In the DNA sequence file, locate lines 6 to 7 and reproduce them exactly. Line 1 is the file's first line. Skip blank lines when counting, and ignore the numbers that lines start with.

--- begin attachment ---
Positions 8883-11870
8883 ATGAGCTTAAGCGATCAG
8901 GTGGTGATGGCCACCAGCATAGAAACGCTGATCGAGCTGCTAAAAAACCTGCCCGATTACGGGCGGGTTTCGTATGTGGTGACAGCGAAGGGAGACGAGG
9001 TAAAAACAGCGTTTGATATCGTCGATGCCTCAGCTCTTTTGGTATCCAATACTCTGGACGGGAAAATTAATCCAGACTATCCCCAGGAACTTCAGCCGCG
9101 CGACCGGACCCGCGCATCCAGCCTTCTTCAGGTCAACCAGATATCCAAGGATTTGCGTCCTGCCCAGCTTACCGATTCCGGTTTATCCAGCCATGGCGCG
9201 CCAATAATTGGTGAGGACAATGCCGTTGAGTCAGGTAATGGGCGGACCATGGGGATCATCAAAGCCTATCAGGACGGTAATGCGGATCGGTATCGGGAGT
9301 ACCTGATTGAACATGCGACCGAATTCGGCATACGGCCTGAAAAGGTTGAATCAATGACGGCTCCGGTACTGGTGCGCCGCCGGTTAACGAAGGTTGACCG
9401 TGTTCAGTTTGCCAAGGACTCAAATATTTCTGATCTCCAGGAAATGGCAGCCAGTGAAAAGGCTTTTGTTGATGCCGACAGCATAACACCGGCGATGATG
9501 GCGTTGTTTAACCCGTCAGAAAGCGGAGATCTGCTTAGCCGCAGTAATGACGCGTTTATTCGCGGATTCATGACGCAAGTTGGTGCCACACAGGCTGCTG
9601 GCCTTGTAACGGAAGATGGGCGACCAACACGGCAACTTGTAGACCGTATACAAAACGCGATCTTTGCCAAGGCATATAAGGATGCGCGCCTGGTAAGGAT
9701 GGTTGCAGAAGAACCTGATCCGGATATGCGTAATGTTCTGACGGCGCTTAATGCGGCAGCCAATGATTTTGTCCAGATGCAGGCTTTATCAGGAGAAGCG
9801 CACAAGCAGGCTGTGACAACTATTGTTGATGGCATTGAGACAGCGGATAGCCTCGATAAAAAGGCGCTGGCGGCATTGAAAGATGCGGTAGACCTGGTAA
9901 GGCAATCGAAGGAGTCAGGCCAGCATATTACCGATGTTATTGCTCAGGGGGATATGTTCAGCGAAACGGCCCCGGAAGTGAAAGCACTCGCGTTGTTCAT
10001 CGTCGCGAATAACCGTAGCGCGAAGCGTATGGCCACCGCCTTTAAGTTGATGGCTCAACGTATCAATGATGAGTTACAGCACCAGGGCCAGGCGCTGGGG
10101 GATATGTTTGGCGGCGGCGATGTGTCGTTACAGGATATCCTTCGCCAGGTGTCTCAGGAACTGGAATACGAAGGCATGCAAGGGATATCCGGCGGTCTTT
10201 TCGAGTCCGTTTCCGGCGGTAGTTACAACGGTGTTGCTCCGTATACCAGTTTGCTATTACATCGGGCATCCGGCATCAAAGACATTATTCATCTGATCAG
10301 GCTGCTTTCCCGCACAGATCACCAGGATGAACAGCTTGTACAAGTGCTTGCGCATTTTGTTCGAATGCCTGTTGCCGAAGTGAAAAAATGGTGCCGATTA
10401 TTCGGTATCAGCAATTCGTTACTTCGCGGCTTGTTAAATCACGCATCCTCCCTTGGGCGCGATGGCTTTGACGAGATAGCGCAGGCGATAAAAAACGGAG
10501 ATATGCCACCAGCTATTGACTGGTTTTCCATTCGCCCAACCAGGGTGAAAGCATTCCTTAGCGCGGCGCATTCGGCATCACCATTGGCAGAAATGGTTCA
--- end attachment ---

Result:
9201 CCAATAATTGGTGAGGACAATGCCGTTGAGTCAGGTAATGGGCGGACCATGGGGATCATCAAAGCCTATCAGGACGGTAATGCGGATCGGTATCGGGAGT
9301 ACCTGATTGAACATGCGACCGAATTCGGCATACGGCCTGAAAAGGTTGAATCAATGACGGCTCCGGTACTGGTGCGCCGCCGGTTAACGAAGGTTGACCG